Re: UID/GID mapping system

From: Kevin Buhr
Date: Thu Mar 11 2004 - 14:44:06 EST

Jesse Pollard <jesse@xxxxxxxxxxxxxxxx> writes:
> Absolutely true. The attacker can do the "su" to any uid. Which is
> why the server must be the one to provide the mapping service. The
> server does not have to accept the UID unless it is one of the
> entries in the authorized map.

Here's a simple, typical problem:

I want to connect a Linux laptop to a network with existing NFS/NIS
infrastructure in place and mount and use, say, an NFS home directory.
Unfortunately, the UID mappings differ between the existing
infrastructure and my laptop. For example, all the files in my NFS
directory are all owned by uid=45067 gid=102, but my user and default
group on the laptop are 1000 and 1000 respectively.

I don't adminsiter the NFS server; I can't ask the administrator to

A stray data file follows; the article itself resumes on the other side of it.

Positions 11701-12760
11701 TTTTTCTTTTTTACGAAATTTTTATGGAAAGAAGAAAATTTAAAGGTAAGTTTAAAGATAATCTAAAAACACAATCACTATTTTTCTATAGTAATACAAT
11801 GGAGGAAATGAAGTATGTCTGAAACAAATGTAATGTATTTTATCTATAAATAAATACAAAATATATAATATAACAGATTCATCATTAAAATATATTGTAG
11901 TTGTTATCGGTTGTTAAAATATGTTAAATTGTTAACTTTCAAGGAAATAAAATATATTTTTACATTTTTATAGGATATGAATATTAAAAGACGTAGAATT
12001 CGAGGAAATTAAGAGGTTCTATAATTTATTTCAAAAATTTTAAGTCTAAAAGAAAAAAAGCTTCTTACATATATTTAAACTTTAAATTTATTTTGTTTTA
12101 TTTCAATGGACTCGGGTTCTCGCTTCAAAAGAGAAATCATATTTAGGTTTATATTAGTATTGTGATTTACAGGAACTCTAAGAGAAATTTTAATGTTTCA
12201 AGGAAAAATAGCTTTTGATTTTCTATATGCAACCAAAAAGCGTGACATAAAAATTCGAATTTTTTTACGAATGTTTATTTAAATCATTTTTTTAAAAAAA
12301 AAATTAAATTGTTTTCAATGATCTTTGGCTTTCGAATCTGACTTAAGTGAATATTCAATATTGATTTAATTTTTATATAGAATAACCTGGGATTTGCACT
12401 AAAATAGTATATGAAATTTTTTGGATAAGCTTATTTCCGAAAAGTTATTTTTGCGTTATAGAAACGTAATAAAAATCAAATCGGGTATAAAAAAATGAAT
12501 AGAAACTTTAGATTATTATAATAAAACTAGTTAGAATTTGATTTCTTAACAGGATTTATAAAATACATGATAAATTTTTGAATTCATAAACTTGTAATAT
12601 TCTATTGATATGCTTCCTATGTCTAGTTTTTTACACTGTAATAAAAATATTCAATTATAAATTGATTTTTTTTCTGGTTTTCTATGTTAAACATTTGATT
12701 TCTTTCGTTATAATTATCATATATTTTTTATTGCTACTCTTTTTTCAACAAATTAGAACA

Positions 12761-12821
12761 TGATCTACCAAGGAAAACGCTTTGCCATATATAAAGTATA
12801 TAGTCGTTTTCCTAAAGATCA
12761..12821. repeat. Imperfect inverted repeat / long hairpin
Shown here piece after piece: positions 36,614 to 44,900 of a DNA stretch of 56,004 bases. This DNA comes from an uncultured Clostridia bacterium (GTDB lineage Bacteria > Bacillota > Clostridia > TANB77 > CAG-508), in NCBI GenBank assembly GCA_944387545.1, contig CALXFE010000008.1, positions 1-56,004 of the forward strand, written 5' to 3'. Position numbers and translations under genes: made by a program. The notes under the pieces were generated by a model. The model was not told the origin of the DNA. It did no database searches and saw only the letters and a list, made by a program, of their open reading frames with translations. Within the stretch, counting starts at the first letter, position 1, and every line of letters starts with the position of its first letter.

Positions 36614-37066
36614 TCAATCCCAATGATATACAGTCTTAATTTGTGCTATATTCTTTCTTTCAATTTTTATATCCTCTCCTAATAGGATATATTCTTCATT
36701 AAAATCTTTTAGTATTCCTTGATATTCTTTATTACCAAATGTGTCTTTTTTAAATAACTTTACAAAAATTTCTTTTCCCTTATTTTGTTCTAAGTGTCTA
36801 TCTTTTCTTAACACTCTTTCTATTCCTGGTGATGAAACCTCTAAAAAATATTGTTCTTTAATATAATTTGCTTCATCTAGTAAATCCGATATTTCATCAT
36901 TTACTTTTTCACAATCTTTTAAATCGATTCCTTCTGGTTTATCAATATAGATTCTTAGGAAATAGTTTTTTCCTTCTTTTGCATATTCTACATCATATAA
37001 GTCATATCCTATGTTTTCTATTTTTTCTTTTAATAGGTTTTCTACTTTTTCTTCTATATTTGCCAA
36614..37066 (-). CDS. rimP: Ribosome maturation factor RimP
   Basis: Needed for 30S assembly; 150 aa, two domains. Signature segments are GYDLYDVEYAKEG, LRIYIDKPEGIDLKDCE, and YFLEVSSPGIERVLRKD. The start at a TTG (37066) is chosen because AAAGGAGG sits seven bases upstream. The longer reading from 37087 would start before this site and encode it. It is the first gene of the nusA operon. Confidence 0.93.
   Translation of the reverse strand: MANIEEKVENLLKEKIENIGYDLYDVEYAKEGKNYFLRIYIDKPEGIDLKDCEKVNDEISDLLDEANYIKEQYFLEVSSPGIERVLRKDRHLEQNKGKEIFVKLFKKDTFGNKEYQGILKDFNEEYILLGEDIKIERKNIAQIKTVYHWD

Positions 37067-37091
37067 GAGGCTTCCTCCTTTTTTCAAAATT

set up a server-side mapping system just for my benefit. But, I *can*
convince the administrator to add:

/home/b/u/buhr mymachine(squash_uids=0-45066,45068-65535,squash_gids=0-100)

to his exports file.

Now, I can mount this filesystem on my machine. Trouble is, I can't
read or write any of my files.

Now, I could edit my local "passwd" and "group" files, change the
ownership of the files in my local home directory, and everything
would work smashingly. Or, I could use Søren's patch with a mapping
file and a mount option to achieve a similar effect with much less
work and disturbance.

Bottom line: Søren's patch would be very useful in a number of
real-world situations, and it can't *possibly* have an signficant
adverse effect on security because any attacker able to modify the
client-side mappings could, in principle, modify "passwd" and "group"
or write and install a similar kernel patch on the client anyway.

Kevin <buhr@xxxxxxxxx>
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